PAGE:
Python Chess-Style Gameboard Generator

import random,math,sys
import pygame
from pygame.locals import *
import os

pygame.init() #Initializing Pygame
pygame.display.set_caption("Sandbox")

#Screen
screenwidth= 800
screenheight= 600
screen=pygame.display.set_mode((screenwidth,screenheight),0, 0)

def terminate():
    pygame.quit()
    sys.exit()

#Squares
purplesquare=pygame.image.load('purplesquare.png')
purplesquare=pygame.transform.scale(purplesquare,(50,50))
bluesquare=pygame.image.load('lightbluesquare.png')
bluesquare=pygame.transform.scale(bluesquare,(50,50))

#Function
def cookie(x,y):
    return random.randint(x,y)

#Variable
tri = 9

while True:
    while tri==9:
        for event in pygame.event.get():
            if event.type == QUIT:
                terminate()    
        x = 0
        y = 50
        w = 0
        while  x!=600:
               x=x+50
               w = w+1
               if w%2==0:
                    screen.blit(purplesquare,(x,y))
               else:
                    screen.blit(bluesquare,(x,y))
               pygame.display.update()
               if x>=600 and y!=450:
                    if y<450:
                        x = 0
                        y = y+50
                        w=w-1
                    if y>=450:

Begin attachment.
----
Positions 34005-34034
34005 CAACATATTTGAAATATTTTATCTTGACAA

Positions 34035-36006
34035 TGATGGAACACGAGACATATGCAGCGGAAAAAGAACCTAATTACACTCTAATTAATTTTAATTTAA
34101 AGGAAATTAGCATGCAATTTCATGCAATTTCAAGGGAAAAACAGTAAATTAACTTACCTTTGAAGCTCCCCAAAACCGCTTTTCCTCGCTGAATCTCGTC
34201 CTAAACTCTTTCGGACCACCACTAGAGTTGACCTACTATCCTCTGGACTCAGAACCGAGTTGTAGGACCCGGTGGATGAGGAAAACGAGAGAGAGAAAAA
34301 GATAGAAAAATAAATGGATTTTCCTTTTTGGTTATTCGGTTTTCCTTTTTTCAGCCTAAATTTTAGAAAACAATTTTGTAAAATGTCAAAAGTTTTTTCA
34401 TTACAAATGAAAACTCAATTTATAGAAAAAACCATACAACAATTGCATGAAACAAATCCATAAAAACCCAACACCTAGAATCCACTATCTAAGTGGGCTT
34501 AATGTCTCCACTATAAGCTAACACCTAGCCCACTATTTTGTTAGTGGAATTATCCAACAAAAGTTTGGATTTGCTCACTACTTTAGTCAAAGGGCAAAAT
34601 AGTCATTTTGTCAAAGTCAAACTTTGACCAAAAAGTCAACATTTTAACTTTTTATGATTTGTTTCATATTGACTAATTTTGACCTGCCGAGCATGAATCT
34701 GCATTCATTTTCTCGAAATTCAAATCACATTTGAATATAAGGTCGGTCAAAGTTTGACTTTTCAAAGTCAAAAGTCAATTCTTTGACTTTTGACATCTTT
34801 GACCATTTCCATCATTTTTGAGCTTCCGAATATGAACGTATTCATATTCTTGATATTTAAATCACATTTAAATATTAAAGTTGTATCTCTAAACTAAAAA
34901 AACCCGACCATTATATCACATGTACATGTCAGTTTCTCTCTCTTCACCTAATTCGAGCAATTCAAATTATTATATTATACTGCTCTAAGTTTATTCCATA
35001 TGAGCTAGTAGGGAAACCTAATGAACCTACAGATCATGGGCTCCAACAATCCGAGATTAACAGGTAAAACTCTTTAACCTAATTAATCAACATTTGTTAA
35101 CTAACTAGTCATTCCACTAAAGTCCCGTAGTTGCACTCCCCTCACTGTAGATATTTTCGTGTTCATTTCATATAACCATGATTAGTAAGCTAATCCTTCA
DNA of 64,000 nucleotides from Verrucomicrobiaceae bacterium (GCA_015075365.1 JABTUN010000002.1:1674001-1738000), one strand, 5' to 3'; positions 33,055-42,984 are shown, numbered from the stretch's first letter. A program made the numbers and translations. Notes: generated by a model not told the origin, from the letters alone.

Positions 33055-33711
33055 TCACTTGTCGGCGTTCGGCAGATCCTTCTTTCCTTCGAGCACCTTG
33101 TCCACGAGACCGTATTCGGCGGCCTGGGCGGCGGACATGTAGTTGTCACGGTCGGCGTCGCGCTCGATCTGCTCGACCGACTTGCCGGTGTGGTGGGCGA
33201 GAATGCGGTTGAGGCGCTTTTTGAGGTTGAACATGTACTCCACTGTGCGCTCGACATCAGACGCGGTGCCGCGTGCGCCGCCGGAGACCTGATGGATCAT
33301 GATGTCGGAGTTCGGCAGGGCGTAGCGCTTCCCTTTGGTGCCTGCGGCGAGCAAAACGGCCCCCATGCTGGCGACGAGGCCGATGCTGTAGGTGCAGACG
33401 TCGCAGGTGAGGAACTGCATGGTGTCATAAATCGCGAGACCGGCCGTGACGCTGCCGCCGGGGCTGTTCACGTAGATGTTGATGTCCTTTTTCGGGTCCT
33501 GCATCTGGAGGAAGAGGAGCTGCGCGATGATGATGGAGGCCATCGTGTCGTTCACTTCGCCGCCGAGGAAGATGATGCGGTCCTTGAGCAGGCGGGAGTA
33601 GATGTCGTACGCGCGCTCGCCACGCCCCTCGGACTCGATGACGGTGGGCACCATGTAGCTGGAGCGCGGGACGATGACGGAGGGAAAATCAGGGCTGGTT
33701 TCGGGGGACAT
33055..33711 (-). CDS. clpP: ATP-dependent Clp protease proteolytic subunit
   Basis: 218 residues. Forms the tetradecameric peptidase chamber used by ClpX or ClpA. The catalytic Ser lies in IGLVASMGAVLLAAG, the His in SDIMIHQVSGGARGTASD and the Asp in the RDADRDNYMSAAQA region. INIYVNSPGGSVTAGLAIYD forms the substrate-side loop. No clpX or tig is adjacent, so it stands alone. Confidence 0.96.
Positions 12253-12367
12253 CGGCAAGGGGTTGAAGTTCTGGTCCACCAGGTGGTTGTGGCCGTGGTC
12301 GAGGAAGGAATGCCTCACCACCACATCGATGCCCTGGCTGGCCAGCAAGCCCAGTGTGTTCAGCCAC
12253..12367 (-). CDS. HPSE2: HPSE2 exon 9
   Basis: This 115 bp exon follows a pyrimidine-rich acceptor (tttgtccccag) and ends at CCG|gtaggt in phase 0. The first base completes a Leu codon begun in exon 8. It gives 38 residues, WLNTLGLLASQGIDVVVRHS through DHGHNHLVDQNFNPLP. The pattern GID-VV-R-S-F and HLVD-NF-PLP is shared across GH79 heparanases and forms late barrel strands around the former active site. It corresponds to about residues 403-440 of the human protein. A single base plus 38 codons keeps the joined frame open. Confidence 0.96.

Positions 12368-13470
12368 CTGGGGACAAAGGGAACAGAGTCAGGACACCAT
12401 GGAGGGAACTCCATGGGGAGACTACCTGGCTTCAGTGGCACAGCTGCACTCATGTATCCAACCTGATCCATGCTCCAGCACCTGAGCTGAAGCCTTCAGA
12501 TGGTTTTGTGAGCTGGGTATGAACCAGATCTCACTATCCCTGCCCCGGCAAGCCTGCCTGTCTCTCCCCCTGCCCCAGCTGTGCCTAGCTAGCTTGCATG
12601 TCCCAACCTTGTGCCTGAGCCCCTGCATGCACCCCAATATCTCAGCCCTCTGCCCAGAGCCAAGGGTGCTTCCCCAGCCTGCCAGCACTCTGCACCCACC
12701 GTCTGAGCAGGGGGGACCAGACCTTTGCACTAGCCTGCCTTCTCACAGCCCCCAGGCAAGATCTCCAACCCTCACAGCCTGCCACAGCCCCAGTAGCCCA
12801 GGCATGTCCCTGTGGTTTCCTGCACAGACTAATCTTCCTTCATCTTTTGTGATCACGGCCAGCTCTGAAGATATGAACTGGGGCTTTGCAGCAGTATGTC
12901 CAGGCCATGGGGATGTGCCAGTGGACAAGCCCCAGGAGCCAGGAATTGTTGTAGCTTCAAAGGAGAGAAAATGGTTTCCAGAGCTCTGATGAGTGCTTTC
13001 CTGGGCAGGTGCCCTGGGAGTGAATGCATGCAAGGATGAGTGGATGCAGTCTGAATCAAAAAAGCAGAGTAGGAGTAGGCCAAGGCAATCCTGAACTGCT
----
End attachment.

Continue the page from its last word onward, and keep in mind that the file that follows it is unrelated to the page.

tri=10
                       break
                   
    while tri==10:
        for event in pygame.event.get():
           if event.type == QUIT:
               terminate()
        pygame.display.update()

Below I’ve provided the images used and a screenshot of the code being utilized. You may notice the function “cookie” isn’t doing anything. I left in it there because you might find it useful. By using w = cookie(1,3) you can create a loop that will produce an image depending on what random number is generated (between one in three). You simply set up an image blit that varies depending on what the value of your “w” is following the execution of the “cookie” function. Lastly, I am using the term “chess-style” because it’s not a chess-board (it does not have the correct amount of spaces). However, you could easily change things up to generate a chess-board out of this code (I can’t do all the work). You might also use screenwidth to generate a “stop on condition x” that will be consistent regardless of your game dimensions (though this consistency would entail adding fewer or more squares). Anyway, I thought this code might be somewhat useful to the theoretical Pygamer. Enjoy.

Code Image
light blue square
purple square

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